At first, Leonore No. 3 was played as an interlude between the two acts of the opera, which is almost more detrimental to the drama than if played at the start, as Act II begins with this gloomy prison-scene (the “Gott!” aria you heard earlier) that contrasts sharply with the triumphant ending of the overture. Later, the famous pianist-conductor Hans von Bülow arranged Leonore No. 3 to be played at the end, an approach that reflected Wagner’s assessment of this overture as an ideal summary of the opera. Finally, beginning in the 1850s and later endorsed by the almighty Gustav Mahler, the Leonore overture began to be played between the dungeon and castle scenes in Act II. This solution is ideal, as musically it prepares the audience for the final triumph, and mechanically it gives time for the scene change to take place (you can see this process in the 2015 Salzburg production).

The Fidelio Overture (1814 version) in E major is an entirely different animal. It does not borrow any themes directly from the opera, and is much more light-hearted than its two predecessors, the primary character shifting from lofty tragedy to modest gaiety. This would become the overture of the definitive 1814 version of the opera and the one most often performed in today’s opera houses.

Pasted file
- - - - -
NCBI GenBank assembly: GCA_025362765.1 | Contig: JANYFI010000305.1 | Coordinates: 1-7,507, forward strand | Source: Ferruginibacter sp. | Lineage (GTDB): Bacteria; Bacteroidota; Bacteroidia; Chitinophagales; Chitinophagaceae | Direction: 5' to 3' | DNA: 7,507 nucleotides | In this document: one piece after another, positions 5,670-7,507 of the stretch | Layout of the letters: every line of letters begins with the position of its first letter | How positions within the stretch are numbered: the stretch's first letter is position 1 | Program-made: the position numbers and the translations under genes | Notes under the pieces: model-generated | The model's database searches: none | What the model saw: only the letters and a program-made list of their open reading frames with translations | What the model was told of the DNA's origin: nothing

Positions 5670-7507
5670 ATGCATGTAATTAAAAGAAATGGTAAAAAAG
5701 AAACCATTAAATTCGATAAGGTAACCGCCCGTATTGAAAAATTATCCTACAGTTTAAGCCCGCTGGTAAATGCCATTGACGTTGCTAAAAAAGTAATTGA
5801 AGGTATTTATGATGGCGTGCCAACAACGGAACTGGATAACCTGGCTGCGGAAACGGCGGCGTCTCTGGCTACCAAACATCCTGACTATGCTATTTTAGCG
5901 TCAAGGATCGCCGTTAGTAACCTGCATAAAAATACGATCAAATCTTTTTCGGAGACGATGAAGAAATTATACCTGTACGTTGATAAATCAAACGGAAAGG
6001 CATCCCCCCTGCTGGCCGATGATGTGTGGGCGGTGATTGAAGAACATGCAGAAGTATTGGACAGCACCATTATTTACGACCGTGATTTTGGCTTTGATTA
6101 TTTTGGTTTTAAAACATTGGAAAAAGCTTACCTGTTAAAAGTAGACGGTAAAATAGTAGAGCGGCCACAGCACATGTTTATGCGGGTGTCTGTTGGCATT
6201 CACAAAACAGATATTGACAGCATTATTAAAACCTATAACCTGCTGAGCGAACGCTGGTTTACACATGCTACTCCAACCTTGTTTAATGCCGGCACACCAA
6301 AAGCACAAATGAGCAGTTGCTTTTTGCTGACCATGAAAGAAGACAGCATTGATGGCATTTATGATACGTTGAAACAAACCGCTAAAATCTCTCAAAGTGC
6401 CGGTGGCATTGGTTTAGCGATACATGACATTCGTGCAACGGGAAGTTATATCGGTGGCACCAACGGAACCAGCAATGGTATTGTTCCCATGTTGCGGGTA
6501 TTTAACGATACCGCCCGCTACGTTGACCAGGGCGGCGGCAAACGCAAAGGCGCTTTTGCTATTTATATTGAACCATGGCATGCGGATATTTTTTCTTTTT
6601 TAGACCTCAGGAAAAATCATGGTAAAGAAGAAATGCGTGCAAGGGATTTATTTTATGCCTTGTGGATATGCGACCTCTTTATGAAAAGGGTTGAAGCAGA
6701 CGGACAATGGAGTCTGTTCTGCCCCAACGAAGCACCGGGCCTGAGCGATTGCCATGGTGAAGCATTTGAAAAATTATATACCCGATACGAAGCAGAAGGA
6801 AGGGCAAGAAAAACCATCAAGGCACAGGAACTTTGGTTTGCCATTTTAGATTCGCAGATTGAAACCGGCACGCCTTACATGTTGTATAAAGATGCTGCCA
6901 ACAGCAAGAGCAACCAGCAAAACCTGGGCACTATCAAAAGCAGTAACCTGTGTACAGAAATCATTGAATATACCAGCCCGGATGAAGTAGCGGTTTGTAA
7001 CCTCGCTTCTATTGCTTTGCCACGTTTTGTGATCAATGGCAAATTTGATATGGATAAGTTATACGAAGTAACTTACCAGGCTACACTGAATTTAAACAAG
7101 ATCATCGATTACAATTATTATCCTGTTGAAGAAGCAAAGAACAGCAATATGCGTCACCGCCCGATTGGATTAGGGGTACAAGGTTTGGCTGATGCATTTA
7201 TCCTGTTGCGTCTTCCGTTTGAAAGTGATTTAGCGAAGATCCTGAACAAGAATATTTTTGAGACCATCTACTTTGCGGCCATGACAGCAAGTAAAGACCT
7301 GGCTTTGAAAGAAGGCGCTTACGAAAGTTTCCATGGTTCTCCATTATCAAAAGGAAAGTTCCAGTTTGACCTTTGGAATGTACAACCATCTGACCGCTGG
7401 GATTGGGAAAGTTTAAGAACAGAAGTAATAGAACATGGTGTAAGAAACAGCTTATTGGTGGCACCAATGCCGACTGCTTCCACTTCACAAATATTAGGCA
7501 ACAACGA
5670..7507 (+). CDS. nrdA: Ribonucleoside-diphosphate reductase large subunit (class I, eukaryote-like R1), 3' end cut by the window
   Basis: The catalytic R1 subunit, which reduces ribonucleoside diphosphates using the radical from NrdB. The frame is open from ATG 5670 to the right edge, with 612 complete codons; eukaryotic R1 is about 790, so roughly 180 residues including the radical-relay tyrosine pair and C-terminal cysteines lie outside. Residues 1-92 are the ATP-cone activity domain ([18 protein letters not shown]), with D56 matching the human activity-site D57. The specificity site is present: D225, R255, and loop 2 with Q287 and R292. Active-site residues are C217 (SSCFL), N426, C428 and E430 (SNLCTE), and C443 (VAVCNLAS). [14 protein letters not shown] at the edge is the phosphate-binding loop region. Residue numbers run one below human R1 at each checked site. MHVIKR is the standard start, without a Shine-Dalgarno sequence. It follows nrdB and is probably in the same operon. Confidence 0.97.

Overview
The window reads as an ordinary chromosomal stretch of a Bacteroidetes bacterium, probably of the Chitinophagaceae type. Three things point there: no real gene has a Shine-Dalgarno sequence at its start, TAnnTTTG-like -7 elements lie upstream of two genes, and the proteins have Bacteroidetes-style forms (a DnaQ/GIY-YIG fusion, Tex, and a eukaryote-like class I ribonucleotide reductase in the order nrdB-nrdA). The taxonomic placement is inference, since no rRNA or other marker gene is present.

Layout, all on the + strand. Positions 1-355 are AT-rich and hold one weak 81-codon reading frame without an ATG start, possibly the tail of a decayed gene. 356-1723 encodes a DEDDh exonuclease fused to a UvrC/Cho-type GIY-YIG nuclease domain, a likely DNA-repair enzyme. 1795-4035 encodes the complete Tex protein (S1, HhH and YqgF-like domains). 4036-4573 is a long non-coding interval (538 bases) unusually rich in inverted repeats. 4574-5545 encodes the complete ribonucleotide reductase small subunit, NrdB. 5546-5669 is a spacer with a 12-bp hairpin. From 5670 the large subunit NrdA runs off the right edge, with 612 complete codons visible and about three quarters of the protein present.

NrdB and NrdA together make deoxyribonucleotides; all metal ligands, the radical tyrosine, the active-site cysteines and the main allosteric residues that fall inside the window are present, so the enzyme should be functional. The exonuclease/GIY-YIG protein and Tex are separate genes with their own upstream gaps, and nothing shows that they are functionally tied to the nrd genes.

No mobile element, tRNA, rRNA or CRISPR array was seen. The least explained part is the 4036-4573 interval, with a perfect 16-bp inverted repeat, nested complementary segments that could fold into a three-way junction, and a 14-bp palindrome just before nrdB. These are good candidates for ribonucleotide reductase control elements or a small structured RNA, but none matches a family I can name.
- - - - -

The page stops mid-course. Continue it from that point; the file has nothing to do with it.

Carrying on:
But what about ‘Leonore No. 1’? From the outset, you might wonder why the overtures are labelled in such a strange sequence - running 2, 3, 1 - as their names don’t fit the chronological order of composition. That is due to an unforgivable mistake by one of the biggest publishers around Beethoven’s time, Tobias Haslinger.

Tobias Haslinger (1787 - 1842) is responsible for most of the confusion around the labelling and opus numbers of Beethoven’s overtures to  Leonore-Fidelio

Tobias Haslinger (1787 - 1842) is responsible for most of the confusion around the labelling and opus numbers of Beethoven’s overtures to Leonore-Fidelio

After Beethoven’s death, Haslinger acquired some of the Master’s unpublished compositions, among which he discovered an “overture of great character” (his own words). When he published the work in 1838, the two Leonore overtures had not seen the light of the day, and without much detailed knowledge of the 1805/1806 fiasco, Herr Haslinger happily acclaimed this to be the first overture ever composed for the opera, and assigned it the opus number ‘138’, listing it after the Beethoven compositions that had already been published. It took the musicologists three decades to figure out what actually happened: the unpublished score was for a prospective 1807 production in Prague, which never took place, for unknown reasons.